Do not be misled by the title; this collection of essays by Ann Patchett is not exclusively about marriage, happy or otherwise. Rather, it is an autobiography of sorts, detailing: love and relationships, yes, but also the craft of writing; friendships human and not; and the expectations and obligations of family. My favorite pieces in the book both happen to describe Patchett's relationship with elderly women in her life--one her cantankerous grandmother, and the other a 78-year-old nun named Sister Nena, who is moving into an apartment of her own for the very first time. Those familiar with Patchett's life and work will also enjoy reading about her bookstore in Tennessee, Parnassus Books, and catching a glimpse of Lucy Grealey. A very enjoyable read.
The protagonist of LIAR & SPY is named Georges (yes, with the 's') after the pointillist painter Seurat. And like Seurat's paintings, this enchanting novel is composed of small details which add up to a marvelous whole: the smell of a middle school cafeteria or apartment laundry room, very particular brands of candy, the best way to make scrambled eggs, a child's loft bed made from an old fire escape. It is also a novel of messages passed back and forth -- unusual fortune cookies, and Scrabble letter notes left on a nightstand. The question for the reader then becomes: What do all these messages mean, and do the details add up to the whole picture you were expecting, or not?
At age 25, Jeannette Winterson published her first novel, the semi-autographical Oranges Are Not the Only Fruit. In her memoir Why Be Happy When You Could be Normal, she calls Oranges "the story I could live with...things were much lonelier than that." The central character in both books is her abusive adoptive mother (always referred to as Mrs. Winterson), "a monster, but ... my monster." Jeannette endures a childhood frequently shut out of the house, or worse, locked in the coal bin. Eventually she escapes to study at Oxford: "I wrote my way out." Later she searches for her birth mother, and suffers a nervous breakdown in the process. Why Be Happy is an incredibly honest story of how we can lose ourselves, and how literature can save us.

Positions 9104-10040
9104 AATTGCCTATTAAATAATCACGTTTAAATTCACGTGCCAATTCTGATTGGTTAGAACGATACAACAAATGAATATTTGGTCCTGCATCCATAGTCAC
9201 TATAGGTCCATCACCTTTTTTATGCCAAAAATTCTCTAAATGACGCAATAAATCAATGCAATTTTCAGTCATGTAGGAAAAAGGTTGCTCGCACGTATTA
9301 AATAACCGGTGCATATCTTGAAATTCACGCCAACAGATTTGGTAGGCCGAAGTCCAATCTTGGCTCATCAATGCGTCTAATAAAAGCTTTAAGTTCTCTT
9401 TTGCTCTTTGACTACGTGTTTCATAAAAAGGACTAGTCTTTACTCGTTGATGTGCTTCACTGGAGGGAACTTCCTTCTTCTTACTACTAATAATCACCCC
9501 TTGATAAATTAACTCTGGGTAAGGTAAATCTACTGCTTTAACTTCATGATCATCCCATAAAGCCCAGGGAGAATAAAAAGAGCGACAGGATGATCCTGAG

Steve Martin's Born Standing Up is one of the best memoirs I've read, celebrity or otherwise. This is not a tell-all; rather it's a funny and thoughtful look back at a life in comedy. It's also a great peek into the world of stand-up. Martin discusses everything from how to make balloon animals to his strained relationship with his father. A great and well-written book.
This book is not only my favorite Sedaris collection, which is really saying something, it is also the funniest book I have ever read. I have a distinct memory of tuning in to NPR one day years ago, just in time to hear Sedaris reading "Giant Dreams, Midget Abilities." In this story, a young David tries to impress his short-statured guitar teacher Mr. Mancini by singing the Oscar Mayer jingle in the style of Billie Holiday. My husband and I laughed until we cried. From the now infamous tale of Sedaris' demanding French teacher, to one about his stint as a writing instructor in Chicago, every single essay here is an instant classic and a joy to read.
You've probably read Pride and Prejudice (or seen one of the film adaptations), but have you read Persuasion? Jane Austen's last completed novel, its tone is more satirical than her earlier works. It features as its heroine Anne Elliot, 27 years old (!) and still unmarried, regretful that she let her family talk her out of an engagement years earlier. But this is a hopeful novel overall, about second chances and learning to trust one's own counsel. I've read all six of Austen's novels, and this is my favorite.